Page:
I think Pharaoh was always trying to figure out Moses's game. I think he assumed it was a trick and therefore kept asking Moses for proof. And each time his priests said Moses was lying and that his god wasn't real they would show Pharaoh something as proof. But in his mind, he reasoned his own test. He wanted to see something that couldn't be explained by their scientific understanding. And again... this is the civilization that built the pyramids. We should assume that they understood a lot about natural phenomenon; especially related to the Nile river. Especially since, before this they had the ability to predict famine to some degree. Most miracles involved nature or medicine. It wasn't now you see it now you don't. So to me, this was a different kind of request.

And because this request was different Pharaoh may not have believed Moses could pull it off which means that his offer of freeing the Israelites was more sarcastic than sincere.
Last edit: 17 Dec 2018 15:25 by ZealotX.
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18 Dec 2018 14:36 #331192 by Alethea Thompson
Moses did pray and ask God to lift the frogs, and they were caused to become dead on the land. Again, Pharoah’s heart is hardened in verse 15. This is important to note, because God does not tell Moses to go to Pharaoh and announce his next plague. Let’s pick up in verse 16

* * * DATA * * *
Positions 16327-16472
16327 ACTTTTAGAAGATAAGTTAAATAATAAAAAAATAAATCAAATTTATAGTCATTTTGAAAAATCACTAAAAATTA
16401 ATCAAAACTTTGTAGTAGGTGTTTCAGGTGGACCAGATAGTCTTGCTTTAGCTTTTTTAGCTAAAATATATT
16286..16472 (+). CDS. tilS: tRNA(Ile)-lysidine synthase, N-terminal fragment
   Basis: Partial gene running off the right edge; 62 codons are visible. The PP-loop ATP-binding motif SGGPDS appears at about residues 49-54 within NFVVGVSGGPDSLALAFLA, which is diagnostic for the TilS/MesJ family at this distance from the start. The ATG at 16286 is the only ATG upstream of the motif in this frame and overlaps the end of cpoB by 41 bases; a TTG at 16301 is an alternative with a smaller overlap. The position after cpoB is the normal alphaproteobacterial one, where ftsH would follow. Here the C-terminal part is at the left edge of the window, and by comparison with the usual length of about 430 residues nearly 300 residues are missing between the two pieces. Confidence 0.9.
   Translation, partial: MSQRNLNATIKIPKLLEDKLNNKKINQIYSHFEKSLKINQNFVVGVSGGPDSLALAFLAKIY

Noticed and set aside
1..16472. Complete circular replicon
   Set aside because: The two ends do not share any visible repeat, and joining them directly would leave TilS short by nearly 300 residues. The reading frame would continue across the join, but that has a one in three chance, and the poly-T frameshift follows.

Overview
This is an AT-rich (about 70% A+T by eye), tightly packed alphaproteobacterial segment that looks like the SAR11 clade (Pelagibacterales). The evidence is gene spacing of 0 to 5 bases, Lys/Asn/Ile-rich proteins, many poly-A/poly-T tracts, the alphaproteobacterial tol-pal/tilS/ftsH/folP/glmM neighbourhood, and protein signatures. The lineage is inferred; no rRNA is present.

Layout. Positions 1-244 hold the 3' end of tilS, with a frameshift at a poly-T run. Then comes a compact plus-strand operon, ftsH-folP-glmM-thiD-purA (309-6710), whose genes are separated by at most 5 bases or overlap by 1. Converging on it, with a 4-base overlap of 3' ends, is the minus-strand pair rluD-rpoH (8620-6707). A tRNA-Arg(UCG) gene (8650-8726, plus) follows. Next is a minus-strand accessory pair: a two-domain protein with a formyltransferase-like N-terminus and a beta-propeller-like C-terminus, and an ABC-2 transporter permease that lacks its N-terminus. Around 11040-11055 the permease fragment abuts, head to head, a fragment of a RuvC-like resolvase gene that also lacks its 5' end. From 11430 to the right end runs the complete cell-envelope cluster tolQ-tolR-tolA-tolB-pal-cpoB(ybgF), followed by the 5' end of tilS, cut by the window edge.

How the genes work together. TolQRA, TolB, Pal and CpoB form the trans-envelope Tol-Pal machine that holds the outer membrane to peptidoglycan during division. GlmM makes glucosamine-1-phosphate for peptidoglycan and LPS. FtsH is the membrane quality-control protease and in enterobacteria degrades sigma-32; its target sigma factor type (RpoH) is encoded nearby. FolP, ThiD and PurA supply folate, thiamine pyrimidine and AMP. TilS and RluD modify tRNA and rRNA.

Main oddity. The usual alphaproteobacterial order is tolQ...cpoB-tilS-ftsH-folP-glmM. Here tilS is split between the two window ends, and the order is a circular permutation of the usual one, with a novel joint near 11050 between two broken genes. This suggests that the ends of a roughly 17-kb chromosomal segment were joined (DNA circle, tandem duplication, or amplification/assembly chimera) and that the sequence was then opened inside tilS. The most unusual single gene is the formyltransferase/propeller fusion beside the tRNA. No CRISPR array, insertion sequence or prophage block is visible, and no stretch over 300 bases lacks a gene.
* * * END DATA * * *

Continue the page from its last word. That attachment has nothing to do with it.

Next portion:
EXODUS 8:16-17

[/i]So the Lord said to Moses, “Say to Aaron, ‘Stretch out your rod, and strike the dust of the land, so that it may become lice throughout all the land of Egypt.’ ” And they did so. For Aaron stretched out his hand with his rod and struck the dust of the earth, and it became lice on man and beast. All the dust of the land became lice throughout all the land of Egypt.[/i]

There are three more plagues- boils, darkness and the death of the firstborn- unleashed without approaching Pharaoh. And each time, Moses and Aaron are given specific instructions for how to make them happen.

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18 Dec 2018 16:05 #331199 by ZealotX
Replied by ZealotX on topic The Force in Scripture?